"Meddle" is the sixth studio album by English progressive rock group Pink Floyd. It was released in October 1971.
The album was recorded at a series of locations around London, including Abbey Road Studios. With no material to work with and no clear idea of the album's direction, the band devised a series of novel experiments which eventually inspired the album's signature track, "Echoes". Although many of the group's later albums would be unified by a central theme with lyrics written mainly by Roger Waters, "Meddle" was a group effort with lyrical contributions from each member.
"Powerslave" is the fifth studio album by the English heavy metal band Iron Maiden, released on 2 September 1984 on EMI in Europe and its sister label Capitol Records in the US.
"Powerslave" is also notable as being the band's first album to feature the same lineup as the previous one, which would remain intact for two further studio releases.
"The Sidewinder" is a 1964 album by jazz trumpeter Lee Morgan, recorded at the Van Gelder Studio, Englewood, New Jersey.
The Penguin Guide to Jazz selected this album as part of its suggested "Core Collection" (with a crown) calling the title track "a glorious 24-bar theme as sinuous and stinging as the beast of the title. It was both the best and worst thing that was ever to happen to Morgan before the awful events of 19 February 1972."
"Ommadawn" is the third record album by Mike Oldfield, released in 1975 on Virgin Records. It peaked at #4 on the UK Albums Chart.
The album was recorded at Oldfield's home at Hergest Ridge, The Beacon, and was the only album to be recorded there (though Oldfield's previous album shares its name with the location).
"Selling England by the Pound" is the fifth studio album by the progressive rock band Genesis and was recorded and released in 1973. It followed "Foxtrot" and was the band's commercial peak so far hitting #3 in the UK where it remained on the charts for 21 weeks. The album went gold in the US in 1990. It was also a major breakthrough in terms of critical reception.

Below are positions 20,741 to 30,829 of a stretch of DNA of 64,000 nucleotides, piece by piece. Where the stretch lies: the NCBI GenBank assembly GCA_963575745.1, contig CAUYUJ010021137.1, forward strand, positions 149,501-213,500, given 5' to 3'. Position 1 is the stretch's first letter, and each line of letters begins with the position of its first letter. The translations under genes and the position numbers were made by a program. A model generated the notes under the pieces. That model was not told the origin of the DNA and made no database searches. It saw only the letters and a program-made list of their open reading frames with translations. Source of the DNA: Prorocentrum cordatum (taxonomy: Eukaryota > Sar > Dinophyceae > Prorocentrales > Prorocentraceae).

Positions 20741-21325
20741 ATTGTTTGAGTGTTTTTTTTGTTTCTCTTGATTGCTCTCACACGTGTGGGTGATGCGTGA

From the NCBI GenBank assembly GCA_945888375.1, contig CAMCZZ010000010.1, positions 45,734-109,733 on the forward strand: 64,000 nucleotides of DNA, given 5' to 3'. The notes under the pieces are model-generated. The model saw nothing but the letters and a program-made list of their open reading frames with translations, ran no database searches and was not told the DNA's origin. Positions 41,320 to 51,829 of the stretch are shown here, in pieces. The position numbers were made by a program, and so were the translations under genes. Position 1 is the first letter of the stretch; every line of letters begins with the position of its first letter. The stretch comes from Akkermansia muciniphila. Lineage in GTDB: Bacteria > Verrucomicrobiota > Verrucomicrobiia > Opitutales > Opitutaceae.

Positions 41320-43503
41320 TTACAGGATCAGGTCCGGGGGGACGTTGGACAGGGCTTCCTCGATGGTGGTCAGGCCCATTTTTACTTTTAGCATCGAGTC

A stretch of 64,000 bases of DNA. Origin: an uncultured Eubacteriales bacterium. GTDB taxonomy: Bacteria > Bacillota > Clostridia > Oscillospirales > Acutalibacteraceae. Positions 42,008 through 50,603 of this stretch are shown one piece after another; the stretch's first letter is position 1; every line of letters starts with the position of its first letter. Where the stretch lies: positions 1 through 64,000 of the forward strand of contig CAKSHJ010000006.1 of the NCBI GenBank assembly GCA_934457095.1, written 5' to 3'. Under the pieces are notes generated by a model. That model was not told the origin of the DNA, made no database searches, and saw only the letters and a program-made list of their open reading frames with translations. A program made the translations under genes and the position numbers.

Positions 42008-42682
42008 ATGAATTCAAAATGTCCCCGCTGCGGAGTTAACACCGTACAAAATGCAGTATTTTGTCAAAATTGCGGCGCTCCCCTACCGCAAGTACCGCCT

"Foxtrot" is the fourth studio album by English progressive rock band Genesis and the second from the band lineup which included Peter Gabriel, Tony Banks, Mike Rutherford, Phil Collins, and Steve Hackett.
The album was recorded and released in 1972 as the band's career quickly gained momentum. "Foxtrot" was also Genesis' first album to enter the UK Top 20, reaching #12 and paving the way for a long and successful chart career for the band.
Roxy Music are an English art rock group formed in 1971 by Bryan Ferry, who became the group's lead vocalist and chief songwriter. The other members are Phil Manzanera (guitar), Andy Mackay (saxophone and oboe) and Paul Thompson (drums and percussion). Former members include Brian Eno (synthesizer and "treatments"), and Eddie Jobson (synthesizer and violin).
Roxy Music attained popular and critical success in the UK, Europe and Australia during the 1970s and early 1980s, beginning with their debut album, Roxy Music (1972). It was generally well-received by contemporary critics and made #10 in the UK charts.
Following a long-established production pattern, Mike Oldfield assembled some relatively simple pop- and rock-flavored numbers following one long introductory piece on his 1983 Disky release, Crisis. The 20-minute opening title-track is a quintessential Oldfield texture study that consists of sparkling synth washes with edgier material weaving in and out. A fine setup, this track cleanses the aural pallet, preparing the listener nicely for the tunes that follow. Yes fans who can adjust to the sugary highlight "In High Places" will enjoy Jon Anderson's springy vocal work on the track. The energetic guitar romp "Taurus 3" will also appeal to most prog and art rock fans. Those in search of more ethereal Oldfield material should be aware of this record's pop leanings, but open-minded listeners will have a good time exploring Crisis, one of Oldfield's better releases of this type.